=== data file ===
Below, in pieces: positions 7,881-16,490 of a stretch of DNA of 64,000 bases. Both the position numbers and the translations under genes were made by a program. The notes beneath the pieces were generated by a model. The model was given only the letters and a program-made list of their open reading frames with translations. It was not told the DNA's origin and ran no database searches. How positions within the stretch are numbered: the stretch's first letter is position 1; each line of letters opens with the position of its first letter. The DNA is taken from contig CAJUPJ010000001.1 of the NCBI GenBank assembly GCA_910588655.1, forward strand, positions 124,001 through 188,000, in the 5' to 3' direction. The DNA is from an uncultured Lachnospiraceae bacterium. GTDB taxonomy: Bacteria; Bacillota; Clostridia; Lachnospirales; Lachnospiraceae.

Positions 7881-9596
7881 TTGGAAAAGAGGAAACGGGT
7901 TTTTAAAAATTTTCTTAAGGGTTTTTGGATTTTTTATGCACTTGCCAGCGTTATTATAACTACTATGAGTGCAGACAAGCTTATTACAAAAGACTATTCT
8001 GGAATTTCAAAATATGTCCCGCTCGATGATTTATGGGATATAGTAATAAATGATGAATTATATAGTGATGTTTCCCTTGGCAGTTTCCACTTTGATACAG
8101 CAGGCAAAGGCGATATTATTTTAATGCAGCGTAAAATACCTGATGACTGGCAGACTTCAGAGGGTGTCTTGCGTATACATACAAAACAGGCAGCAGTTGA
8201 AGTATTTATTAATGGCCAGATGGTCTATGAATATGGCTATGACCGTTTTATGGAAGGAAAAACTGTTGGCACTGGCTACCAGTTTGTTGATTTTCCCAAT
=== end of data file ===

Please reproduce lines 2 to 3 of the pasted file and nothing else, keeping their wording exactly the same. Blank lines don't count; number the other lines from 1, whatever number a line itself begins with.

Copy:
Positions 7881-9596
7881 TTGGAAAAGAGGAAACGGGT